No takers for new self-financing ayurveda colleges in Kerala

It does not come as a surprise as the existing 13 self-financing ISM colleges in the state have struggled to fill their seats.

Published: 20th March 2023 05:57 AM  |   Last Updated: 20th March 2023 05:57 AM   |  A+A-


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Express News Service

THIRUVANANTHAPURAM: The low demand for ayurveda, unani and Siddha courses has stalled the growth of self-financing colleges following the Indian systems of medicine (ISM) in Kerala.

In the last three years, there have been no applications for setting up new colleges even when other states, including neighbouring Karnataka, have ramped up their numbers. The stalemate comes at a time when efforts are being taken to project Kerala as a hub of ayurveda.

The National Commission For Indian System Of Medicine, the regulatory body for the education and practice of traditional healing methods, has given approval for setting up 83 new self-financing colleges for ayurveda in different states. Yet, Kerala does not even figure in the list, revealed an RTI filed by Kannur-based health activist Dr Babu K V.

It does not come as a surprise as the existing 13 self-financing ISM colleges in the state have struggled to fill their seats. There is a 60% vacancy for the BAMS undergraduate course this year. There are 476 ayurveda colleges in the country. The 47 new colleges approved in 2022-23 remain the largest addition to the list in the last three years.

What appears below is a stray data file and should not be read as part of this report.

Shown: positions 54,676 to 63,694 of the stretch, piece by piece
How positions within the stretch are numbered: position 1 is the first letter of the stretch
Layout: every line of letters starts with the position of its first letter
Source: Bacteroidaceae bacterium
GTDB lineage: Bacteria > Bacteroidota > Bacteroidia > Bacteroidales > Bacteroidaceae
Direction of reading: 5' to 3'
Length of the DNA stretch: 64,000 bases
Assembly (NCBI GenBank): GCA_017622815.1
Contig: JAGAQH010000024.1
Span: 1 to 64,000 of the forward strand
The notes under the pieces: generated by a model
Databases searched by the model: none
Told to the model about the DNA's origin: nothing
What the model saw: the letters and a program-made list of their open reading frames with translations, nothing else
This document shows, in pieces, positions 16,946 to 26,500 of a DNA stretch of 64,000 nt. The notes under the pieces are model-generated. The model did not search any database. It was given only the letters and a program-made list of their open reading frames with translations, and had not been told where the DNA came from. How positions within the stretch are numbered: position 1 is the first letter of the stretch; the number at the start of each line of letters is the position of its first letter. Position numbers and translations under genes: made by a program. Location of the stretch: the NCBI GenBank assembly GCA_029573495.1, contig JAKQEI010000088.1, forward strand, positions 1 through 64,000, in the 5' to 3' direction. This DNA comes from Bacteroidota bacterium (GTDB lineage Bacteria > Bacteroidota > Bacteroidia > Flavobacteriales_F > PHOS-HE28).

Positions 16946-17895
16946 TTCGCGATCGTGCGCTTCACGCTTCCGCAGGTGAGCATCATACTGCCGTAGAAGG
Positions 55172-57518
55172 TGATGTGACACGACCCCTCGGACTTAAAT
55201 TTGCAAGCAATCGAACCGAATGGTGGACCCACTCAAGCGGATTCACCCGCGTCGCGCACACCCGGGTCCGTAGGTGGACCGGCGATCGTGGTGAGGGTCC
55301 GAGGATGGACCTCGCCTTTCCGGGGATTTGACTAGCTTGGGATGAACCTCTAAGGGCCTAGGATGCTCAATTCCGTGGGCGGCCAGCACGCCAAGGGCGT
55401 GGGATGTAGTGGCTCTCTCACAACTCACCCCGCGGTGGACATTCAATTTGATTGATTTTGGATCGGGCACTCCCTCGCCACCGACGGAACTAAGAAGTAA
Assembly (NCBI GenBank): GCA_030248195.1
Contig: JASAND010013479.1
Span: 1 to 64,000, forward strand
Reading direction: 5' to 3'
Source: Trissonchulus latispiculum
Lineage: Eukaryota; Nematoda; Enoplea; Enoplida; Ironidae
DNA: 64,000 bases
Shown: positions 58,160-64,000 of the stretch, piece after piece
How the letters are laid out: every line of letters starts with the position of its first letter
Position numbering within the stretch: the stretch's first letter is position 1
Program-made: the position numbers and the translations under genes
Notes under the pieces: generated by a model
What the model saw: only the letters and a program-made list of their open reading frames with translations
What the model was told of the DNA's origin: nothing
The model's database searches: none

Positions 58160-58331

“The demand for ISM courses was low across the country this year,” said Dr K Thulaseedharan Nair, president of the Kerala State Indian Systems of Medicine Self-Financing College Management Association (KISMA). 

Seats were fully occupied till ’20, 30% vacant in ’21

“Kerala faced the worst demand mainly due to the delay in admission procedures and restrictions in admitting students from outside the state to ayurveda courses,” said Dr K Thulaseedharan Nair, who is also the director of Mannam Ayurveda Co-operative Medical College, Pandalam. He pointed out that the situation was different till 2020 when the seats were fully occupied, and 30% of students were on the waiting list. The decline began in 2021.

While colleges in other states managed to fill vacant seats, colleges in Kerala saw a vacancy of 30% in 2021. KISMA primarily blames the lengthy admission process for the delay. It pointed out that the admission for this year’s batch was closed only on March 4. “The students do not wait for long. Earlier, they used to go to colleges in Karnataka and Maharashtra.

But these states also had 50% vacancy this time,” said Dr Thulaseedharan. Education experts and KISMA realised that students are increasingly worried about the job prospects of ISM courses. “Many are unwilling to pay Rs 2.5 lakh a year for a BAMS course as there are genuine concerns about employment and remuneration,” he said.

According to Dr Babu, the low demand for ISM courses could be because the younger generation in the state is opting for a career in more evidence-based medicine. KISMA has decided to hold a meeting on March 21 to discuss the future of self-financing colleges and approach the government for policy changes.


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